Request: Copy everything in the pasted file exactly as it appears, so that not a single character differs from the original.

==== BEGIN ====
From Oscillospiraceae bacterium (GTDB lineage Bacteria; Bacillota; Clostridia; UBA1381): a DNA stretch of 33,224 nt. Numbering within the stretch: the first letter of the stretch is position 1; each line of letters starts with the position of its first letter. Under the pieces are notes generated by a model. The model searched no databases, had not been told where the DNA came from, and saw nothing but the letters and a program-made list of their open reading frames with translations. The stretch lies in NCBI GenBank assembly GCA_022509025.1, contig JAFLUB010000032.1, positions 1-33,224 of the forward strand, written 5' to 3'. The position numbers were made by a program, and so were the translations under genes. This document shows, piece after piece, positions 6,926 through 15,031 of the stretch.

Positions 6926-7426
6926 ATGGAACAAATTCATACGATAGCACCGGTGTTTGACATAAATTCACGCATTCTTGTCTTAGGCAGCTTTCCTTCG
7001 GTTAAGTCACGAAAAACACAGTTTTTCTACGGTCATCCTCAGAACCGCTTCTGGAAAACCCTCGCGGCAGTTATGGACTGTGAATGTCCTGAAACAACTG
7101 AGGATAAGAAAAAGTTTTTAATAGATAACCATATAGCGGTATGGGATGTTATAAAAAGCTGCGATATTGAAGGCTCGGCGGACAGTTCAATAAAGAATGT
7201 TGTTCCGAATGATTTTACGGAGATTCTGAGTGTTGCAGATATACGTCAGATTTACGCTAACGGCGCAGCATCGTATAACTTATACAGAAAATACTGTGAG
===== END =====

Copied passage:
From Oscillospiraceae bacterium (GTDB lineage Bacteria; Bacillota; Clostridia; UBA1381): a DNA stretch of 33,224 nt. Numbering within the stretch: the first letter of the stretch is position 1; each line of letters starts with the position of its first letter. Under the pieces are notes generated by a model. The model searched no databases, had not been told where the DNA came from, and saw nothing but the letters and a program-made list of their open reading frames with translations. The stretch lies in NCBI GenBank assembly GCA_022509025.1, contig JAFLUB010000032.1, positions 1-33,224 of the forward strand, written 5' to 3'. The position numbers were made by a program, and so were the translations under genes. This document shows, piece after piece, positions 6,926 through 15,031 of the stretch.

Positions 6926-7426
6926 ATGGAACAAATTCATACGATAGCACCGGTGTTTGACATAAATTCACGCATTCTTGTCTTAGGCAGCTTTCCTTCG
7001 GTTAAGTCACGAAAAACACAGTTTTTCTACGGTCATCCTCAGAACCGCTTCTGGAAAACCCTCGCGGCAGTTATGGACTGTGAATGTCCTGAAACAACTG
7101 AGGATAAGAAAAAGTTTTTAATAGATAACCATATAGCGGTATGGGATGTTATAAAAAGCTGCGATATTGAAGGCTCGGCGGACAGTTCAATAAAGAATGT
7201 TGTTCCGAATGATTTTACGGAGATTCTGAGTGTTGCAGATATACGTCAGATTTACGCTAACGGCGCAGCATCGTATAACTTATACAGAAAATACTGTGAG